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The Lotos Eaters - By Alfred Lord Tennyson

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Introduction to The Poem ‘The Lotos Eaters’

Alfred Lord Tennyson's poem "The Lotos-eaters" is well-known Victorian poetry. The poet drew inspiration for this poem from Homer's Odyssey. The poem is based on a situation from the hero's adventures in perilous world. It illustrates their pains and their mental state as they stand on the precipice of death. Tennyson did, however, visit the Pyrenees mountains, and the picturesque splendour may have prompted him to revisit the Odysseus subject.

In this poem, he attempted to return to Odysseus' realm through his literary imagination. Let’s read the poem.

The Lotos Eaters - Poem

"Courage!" he said, and pointed toward the land,

"This mounting wave will roll us shoreward soon."

In the afternoon they came unto a land

In which it seemed always afternoon.

All round the coast the languid air did swoon,

Breathing like one that hath a weary dream.

Full-faced above the valley stood the moon;

And like a downward smoke, the slender stream

Along the cliff to fall and pause and fall did seem.

A land of streams! some, like a downward smoke,

Slow-dropping veils of thinnest lawn, did go;

And some thro' wavering lights and shadows broke,

Rolling a slumbrous sheet of foam below.

They saw the gleaming river seaward flow

From the inner land: far off, three mountain-tops,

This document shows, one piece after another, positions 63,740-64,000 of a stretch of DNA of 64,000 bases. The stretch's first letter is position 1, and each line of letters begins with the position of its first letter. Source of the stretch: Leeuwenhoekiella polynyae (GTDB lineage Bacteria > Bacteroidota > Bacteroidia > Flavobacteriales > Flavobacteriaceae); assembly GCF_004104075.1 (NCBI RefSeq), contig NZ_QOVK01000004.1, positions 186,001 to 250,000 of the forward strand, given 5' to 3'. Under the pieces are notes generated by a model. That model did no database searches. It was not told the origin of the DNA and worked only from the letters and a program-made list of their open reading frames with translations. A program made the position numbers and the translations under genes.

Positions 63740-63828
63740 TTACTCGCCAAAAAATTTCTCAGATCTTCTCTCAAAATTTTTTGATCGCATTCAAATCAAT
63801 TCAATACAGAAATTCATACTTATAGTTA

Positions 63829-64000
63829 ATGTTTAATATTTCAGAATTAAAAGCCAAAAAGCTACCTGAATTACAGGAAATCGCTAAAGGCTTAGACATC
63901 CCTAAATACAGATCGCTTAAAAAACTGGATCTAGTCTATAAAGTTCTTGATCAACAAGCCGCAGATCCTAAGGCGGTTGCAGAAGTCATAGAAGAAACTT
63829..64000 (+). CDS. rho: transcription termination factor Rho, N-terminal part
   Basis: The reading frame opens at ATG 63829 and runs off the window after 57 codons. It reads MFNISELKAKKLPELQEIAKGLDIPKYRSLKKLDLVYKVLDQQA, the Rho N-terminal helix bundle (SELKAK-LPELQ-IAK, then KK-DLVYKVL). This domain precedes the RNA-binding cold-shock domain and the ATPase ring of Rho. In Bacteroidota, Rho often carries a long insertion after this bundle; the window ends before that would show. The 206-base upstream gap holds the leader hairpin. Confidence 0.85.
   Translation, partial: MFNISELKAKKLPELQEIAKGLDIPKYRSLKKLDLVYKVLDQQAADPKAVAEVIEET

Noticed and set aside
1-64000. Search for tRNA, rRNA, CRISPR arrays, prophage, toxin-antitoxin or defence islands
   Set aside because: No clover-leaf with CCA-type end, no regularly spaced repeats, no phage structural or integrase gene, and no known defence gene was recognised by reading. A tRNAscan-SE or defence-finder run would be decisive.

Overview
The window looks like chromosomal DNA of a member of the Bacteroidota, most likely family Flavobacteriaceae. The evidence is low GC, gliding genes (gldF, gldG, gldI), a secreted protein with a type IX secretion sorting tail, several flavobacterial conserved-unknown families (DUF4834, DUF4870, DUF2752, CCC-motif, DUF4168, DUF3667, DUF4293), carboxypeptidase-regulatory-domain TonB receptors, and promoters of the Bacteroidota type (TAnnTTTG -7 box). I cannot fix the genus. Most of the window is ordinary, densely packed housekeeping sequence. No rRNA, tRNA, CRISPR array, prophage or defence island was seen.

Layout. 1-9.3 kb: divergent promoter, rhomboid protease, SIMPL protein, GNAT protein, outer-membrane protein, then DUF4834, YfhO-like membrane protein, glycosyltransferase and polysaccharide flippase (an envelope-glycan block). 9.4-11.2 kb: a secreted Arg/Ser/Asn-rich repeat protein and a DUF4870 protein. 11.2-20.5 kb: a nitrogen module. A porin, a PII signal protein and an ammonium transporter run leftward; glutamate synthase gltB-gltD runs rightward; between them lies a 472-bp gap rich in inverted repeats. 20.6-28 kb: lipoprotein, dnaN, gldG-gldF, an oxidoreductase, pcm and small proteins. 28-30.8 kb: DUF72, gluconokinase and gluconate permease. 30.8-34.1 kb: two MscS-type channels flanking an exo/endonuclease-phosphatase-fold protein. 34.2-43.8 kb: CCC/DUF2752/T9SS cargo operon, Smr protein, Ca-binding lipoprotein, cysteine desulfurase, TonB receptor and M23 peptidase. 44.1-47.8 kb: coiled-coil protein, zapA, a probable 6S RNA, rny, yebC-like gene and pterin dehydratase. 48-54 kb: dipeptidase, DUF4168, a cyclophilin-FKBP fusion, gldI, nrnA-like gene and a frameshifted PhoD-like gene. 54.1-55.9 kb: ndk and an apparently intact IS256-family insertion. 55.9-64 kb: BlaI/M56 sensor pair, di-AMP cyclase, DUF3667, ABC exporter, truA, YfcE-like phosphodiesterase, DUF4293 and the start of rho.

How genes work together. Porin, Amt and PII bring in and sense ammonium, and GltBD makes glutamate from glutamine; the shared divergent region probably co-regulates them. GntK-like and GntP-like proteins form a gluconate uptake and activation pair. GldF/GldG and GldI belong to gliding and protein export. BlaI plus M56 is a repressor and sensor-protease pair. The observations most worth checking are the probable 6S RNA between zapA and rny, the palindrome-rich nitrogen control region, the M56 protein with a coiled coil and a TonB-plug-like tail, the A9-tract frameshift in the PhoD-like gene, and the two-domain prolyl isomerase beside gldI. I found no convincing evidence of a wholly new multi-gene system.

Three silent pinnacles of aged snow,

Stood sunset-flush'd: and, dew'd with showery drops,

Up-clomb the shadowy pine above the woven copse.

The charmed sunset linger'd low adown

In the red West: thro' mountain clefts the dale

Was seen far inland, and the yellow down

Border'd with palm, and many a winding vale

And meadow, set with slender galingale;

A land where all things always seem'd the same!

And round about the keel with faces pale,

Dark faces pale against that rosy flame,

The mild-eyed melancholy Lotos-eaters came.

Branches they bore of that enchanted stem,

Laden with flower and fruit, whereof they gave

To each, but whoso did receive of them,

And taste, to him the gushing of the wave

Far far away did seem to mourn and rave

On alien shores; and if his fellow spake,

His voice was thin, as voices from the grave;

And deep-asleep he seem'd, yet all awake,

And music in his ears his beating heart did make.

They sat them down upon the yellow sand,

Between the sun and moon upon the shore;

And sweet it was to dream of Fatherland,

Of child, and wife, and slave; but evermore

Most weary seem'd the sea, weary the oar,

Weary the wandering fields of barren foam.

Then some one said, "We will return no more";